Supporters make this podcast possible and receive written transcripts of each an every episode. Become a supporter today. 

Animal Characteristics in Word Histories: Who They Are in What We Say

Whereas the word veal in English simply means “flesh of a calf” and pork in English means “flesh of a pig used as food,” hidden in many of the Anglo-Saxon/Old English and Proto-Indo-European words for the living animals are clues about the physical, behavioral, or vocal characteristics of the living animals, reflecting a tendency to name animals based on typical attributes or activities. 

Supporters receive written transcripts of each podcast episode. 

Gerrymander hides an animal!

Did you know that the word GERRYMANDER is an animalogy? It’s a combination of Gerry—named after the governor who 1st redrew districts in his favor— and Salamander because of the shape of the newly drawn district on the map.

 

From TheFreeDictionary.com:

Word History: In 1812, as governor of Massachusetts, Elbridge Gerry signed a bill authorizing the revision of voting districts in his state. Members of Gerry’s party redrew them in order to secure their representation in the state senate, and out of Gerry’s home county, Essex County, they carved an unlikely-looking district with the shape of a salamander. According to one version of the coining of gerrymander, the shape of the district attracted the eye of the painter Gilbert Stuart, who noticed it on a map in a newspaper editor’s office. Stuart decorated the outline of the district with ahead, wings, and claws and then said to the editor, “That will do fora salamander!” “Gerrymander!” came the reply. The image created by Stuart first appeared in the March 26, 1812, edition of theBoston Gazette, where it was accompanied by the following title: The Gerrymander. A New Species of Monster, which appeared in the Essex South District in Jan. 1812. The new word gerrymander caught on instantly—within the same year gerrymander is also recorded as a verb. (Gerry’s name, incidentally, was pronounced with a hard (g) sound, although the word which has immortalized him is now commonly pronounced with a soft (j) sound.) Gerry ran for reelection in 1812, and popular outrage directed at the flagrant use of the technique we now call gerrymandering doubtless played a role in his defeat.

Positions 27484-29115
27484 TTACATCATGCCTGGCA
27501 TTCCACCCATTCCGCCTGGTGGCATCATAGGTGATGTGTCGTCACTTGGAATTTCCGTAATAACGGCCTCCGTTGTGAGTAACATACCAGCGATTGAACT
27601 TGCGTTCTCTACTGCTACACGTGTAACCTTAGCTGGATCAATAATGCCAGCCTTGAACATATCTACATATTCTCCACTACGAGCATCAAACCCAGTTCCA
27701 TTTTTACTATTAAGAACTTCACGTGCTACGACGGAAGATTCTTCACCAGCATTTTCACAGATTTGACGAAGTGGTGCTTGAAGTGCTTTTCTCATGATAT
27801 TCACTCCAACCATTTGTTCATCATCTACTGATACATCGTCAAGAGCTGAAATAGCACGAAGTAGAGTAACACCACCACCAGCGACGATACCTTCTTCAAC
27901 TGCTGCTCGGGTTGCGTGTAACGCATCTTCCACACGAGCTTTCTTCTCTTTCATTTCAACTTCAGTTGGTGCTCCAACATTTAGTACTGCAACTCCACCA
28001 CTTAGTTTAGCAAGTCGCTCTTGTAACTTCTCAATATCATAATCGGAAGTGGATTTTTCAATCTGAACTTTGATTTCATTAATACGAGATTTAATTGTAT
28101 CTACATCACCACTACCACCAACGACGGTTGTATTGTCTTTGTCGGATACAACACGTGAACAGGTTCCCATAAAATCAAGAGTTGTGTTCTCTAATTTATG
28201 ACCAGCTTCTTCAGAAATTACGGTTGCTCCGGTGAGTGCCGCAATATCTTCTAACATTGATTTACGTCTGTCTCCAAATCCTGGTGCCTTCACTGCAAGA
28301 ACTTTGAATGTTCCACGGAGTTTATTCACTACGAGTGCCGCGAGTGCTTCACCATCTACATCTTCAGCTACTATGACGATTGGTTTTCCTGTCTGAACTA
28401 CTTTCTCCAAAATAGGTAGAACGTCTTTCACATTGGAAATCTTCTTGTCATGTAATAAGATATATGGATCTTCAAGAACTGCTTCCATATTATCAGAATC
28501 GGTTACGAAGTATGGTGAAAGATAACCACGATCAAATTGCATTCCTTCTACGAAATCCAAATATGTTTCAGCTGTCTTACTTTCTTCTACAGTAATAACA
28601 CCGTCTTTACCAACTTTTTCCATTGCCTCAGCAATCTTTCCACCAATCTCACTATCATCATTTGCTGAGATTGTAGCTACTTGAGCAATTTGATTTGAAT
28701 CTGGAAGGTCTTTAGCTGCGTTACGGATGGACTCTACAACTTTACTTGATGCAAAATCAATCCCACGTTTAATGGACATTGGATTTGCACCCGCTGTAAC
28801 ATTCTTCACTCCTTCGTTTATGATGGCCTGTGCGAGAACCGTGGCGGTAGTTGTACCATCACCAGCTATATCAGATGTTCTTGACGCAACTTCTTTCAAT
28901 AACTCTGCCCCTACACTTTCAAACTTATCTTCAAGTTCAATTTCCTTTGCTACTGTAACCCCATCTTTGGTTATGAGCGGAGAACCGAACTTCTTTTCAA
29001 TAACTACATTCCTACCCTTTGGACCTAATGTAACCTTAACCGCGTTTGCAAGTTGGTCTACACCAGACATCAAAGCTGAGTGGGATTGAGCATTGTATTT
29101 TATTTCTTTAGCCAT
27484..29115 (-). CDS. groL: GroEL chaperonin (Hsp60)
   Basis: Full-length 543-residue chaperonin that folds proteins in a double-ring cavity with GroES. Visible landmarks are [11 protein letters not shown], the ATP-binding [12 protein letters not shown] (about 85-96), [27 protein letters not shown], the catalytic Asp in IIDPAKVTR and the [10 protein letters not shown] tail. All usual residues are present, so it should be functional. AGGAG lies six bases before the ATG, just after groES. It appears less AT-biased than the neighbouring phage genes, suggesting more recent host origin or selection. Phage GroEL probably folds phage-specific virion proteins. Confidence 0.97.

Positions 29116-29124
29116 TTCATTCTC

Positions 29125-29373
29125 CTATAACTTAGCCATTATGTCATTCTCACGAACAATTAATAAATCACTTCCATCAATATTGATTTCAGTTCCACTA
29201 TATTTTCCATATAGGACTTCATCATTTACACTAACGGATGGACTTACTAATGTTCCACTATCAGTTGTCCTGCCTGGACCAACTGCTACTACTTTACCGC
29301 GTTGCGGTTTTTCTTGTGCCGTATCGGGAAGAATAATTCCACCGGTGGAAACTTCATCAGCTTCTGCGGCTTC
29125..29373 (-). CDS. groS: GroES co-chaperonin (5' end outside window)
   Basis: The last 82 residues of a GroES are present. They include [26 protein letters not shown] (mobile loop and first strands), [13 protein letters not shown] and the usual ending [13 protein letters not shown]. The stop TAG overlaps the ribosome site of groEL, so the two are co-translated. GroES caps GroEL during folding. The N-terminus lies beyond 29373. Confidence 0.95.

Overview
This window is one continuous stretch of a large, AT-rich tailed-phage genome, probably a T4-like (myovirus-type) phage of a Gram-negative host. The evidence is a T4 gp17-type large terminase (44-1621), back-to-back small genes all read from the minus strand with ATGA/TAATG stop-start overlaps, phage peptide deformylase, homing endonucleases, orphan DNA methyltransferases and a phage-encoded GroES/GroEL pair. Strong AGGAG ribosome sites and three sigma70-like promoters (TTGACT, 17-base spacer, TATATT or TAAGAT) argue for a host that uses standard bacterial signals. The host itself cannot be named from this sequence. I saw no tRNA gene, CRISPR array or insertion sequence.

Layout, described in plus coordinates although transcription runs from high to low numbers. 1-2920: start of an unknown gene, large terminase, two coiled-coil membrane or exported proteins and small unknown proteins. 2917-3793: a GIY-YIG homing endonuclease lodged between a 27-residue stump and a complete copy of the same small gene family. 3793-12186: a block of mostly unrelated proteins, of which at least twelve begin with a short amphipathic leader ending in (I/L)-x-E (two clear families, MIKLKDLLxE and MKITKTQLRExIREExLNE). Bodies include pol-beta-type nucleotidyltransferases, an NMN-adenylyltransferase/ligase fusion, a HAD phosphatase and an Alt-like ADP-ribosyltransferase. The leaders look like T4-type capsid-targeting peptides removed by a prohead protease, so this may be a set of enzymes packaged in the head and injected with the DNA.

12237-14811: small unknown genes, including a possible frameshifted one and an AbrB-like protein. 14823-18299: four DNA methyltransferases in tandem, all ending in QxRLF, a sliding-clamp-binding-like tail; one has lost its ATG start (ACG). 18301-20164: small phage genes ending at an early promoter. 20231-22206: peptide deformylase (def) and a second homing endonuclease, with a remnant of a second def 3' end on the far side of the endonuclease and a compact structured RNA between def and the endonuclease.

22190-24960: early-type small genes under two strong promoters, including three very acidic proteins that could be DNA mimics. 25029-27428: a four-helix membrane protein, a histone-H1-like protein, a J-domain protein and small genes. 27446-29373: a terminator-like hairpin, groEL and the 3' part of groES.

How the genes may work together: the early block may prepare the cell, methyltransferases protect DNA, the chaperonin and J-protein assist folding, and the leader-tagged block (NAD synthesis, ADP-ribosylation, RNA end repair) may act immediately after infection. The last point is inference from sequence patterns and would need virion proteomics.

For more, listen to Animalogy Podcast, which is all about the animal-related words and expressions we use every day. 

[Tweet “GERRYMANDER combines Gerry—governor who 1st redrew districts— and Salamander.”]

Who Owns the Word “Milk”?

For years, the dairy industry has been trying to make it illegal for nondairy milk companies to use the word “milk,” asserting that the word “milk” should be used to refer only to the lacteal secretions of cows. Today, I’m joined by Michele Simon, public health lawyer and director of the first trade group to represent plant-based foods companies, to talk about the history and motives behind this agenda.

Thank you for sharing and supporting Animalogy. 

Do you see the bear in ARCTIC?

Did you know that the word ARCTIC is an animalogy? It comes from the root word for “BEAR.”

OTHER BEAR-BASED ANIMALOGIES:

*the constellation Ursa Major — it means “Great Bear

*the constellation Ursa Major — it means “Little Bear

*the constellation Arcturus — it means “Guardian of the Bear

*the names Ursula and Orsa 

*the names Orson and Arthur

*the word ursine pertaining to the characteristics of bears 

For more, listen to Animalogy Podcast, which is all about the animal-related words and expressions we use every day. 

[Tweet “Did you know that the word ARCTIC is an animalogy? It comes from the root word for BEAR.”]

[Tweet “Orson, Arthur, Ursula? They’re all animalogies. They all come from the root word for BEAR.”]